Thursday, February 5, 2009

A Post Repeatedly Using The Word "Bizarre"

A pipeline rupture. A cautionary tale.

It's bizarre enough that the expert witness in Hammell v. Shooshanian Eng'g Assocs., Inc., Appeals Ct. No. 07-P-147, changed his opinion two weeks before trial. It is also bizarre, but not surprising, that this opinion change benefited the expert's client, one of the defendants. It is very bizarre that the expert witness waited until he was actually on the witness stand to disclose his new opinion to the parties and the jury. It is very, very bizarre that the judge allowed him to do so.

But there are two especially bizarre aspects of this case.

First, the University of Massachusetts, which was ultimately found liable by the jury, knew that the expert in question (and another expert to be offered by another defendant) was going to nail it with responsibility for the pipeline rupture. The responsibility was also allocated to two of the other defendants (including the expert's own client), but still. UMass should have hired an expert and didn't. Bad idea.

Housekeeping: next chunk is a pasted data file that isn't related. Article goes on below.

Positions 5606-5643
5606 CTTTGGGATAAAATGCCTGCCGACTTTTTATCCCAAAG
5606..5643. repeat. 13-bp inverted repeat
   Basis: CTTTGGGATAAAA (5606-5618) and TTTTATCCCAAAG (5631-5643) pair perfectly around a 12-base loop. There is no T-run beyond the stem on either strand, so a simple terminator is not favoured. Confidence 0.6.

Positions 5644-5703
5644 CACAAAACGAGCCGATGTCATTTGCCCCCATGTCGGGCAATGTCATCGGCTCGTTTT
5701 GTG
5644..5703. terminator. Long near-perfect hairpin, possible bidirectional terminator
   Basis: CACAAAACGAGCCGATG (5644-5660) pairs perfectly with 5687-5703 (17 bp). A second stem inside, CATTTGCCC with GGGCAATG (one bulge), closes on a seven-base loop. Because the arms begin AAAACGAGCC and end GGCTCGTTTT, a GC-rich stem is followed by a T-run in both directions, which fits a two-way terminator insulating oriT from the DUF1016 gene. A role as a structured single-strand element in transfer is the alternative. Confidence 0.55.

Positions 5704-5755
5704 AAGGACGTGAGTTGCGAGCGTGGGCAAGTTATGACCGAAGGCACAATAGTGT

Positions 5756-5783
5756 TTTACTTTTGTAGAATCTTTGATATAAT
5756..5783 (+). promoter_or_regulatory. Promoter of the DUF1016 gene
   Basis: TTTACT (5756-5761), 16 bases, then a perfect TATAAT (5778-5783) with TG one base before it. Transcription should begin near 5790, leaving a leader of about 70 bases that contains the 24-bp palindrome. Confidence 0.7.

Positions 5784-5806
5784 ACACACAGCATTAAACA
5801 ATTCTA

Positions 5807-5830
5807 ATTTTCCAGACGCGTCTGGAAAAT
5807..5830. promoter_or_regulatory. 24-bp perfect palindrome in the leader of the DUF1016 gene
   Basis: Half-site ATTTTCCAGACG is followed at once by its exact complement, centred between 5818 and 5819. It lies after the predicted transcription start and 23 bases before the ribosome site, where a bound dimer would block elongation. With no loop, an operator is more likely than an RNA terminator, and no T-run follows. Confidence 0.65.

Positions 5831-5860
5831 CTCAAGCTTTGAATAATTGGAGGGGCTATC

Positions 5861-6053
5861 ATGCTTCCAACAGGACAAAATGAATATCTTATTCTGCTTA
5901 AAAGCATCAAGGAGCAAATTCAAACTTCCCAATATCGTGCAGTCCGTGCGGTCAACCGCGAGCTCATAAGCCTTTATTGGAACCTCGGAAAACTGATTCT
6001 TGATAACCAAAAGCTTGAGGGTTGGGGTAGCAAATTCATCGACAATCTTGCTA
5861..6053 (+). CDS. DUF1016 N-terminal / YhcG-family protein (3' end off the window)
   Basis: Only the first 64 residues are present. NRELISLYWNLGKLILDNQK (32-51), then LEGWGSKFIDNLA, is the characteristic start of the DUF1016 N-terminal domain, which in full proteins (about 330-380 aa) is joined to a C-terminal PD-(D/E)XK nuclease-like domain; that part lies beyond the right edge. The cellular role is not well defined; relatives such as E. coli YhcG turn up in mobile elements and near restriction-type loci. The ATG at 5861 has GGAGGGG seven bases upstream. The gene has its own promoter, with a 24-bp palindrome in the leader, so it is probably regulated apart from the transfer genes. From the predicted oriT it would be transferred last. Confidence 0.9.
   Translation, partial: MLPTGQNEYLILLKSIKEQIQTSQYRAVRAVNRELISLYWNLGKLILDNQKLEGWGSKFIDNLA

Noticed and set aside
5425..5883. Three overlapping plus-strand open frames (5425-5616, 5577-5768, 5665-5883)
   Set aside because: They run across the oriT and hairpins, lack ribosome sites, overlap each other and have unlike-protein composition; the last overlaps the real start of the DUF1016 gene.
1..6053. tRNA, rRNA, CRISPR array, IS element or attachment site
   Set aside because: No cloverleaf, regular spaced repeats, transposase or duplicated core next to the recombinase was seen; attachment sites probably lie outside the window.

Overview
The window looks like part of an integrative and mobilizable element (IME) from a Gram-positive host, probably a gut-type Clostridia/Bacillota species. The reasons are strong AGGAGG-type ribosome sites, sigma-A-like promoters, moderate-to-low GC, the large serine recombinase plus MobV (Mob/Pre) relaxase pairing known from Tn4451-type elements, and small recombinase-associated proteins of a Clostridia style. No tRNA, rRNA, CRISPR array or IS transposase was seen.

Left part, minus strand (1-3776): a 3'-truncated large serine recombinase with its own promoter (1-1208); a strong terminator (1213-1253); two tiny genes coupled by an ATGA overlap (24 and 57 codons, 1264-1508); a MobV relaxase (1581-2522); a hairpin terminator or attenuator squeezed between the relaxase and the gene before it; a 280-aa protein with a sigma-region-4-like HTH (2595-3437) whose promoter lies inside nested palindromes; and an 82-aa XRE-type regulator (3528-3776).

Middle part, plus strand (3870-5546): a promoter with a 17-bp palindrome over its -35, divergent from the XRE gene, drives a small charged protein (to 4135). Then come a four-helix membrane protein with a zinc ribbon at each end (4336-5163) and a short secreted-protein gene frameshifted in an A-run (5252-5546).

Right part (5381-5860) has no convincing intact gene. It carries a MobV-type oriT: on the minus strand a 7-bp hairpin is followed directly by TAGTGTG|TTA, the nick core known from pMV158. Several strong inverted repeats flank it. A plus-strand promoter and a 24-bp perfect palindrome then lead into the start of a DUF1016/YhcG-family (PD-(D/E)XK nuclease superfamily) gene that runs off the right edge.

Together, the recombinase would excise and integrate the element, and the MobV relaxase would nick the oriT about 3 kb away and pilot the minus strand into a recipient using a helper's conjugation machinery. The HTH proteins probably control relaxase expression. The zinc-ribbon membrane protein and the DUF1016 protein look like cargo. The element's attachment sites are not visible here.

Second, the jury seems to have believed the expert who had that last minute realization that, oh, just so happened to exonerate his client. You can almost excuse this given UMass' strange decision against hiring an expert. Almost, but not quite.


The Andover Snark said...

Actually, this case is a great cautionary tale to plaintiffs who sue the state and other parties. In defense of the AAG, I suspect that UMass didn't hire an expert because its maximum exposure was $100,000 under the MTCA. The AAG figured, expert or no, the state was probably going to get tagged, and $100,000 is less than $100,000+cost of expert.

The person who really screwed up here was the plaintiff, who didn't come equipped with an expert to testify about allocation of liability. The lesson learned here is that if you sue the state and other private parties, and the claim is for more than the MTCA cap on liability, your expert needs to have an opinion about the fault of the co-defendants.

Terry Klein said...

Indeed. I blame Art Barber.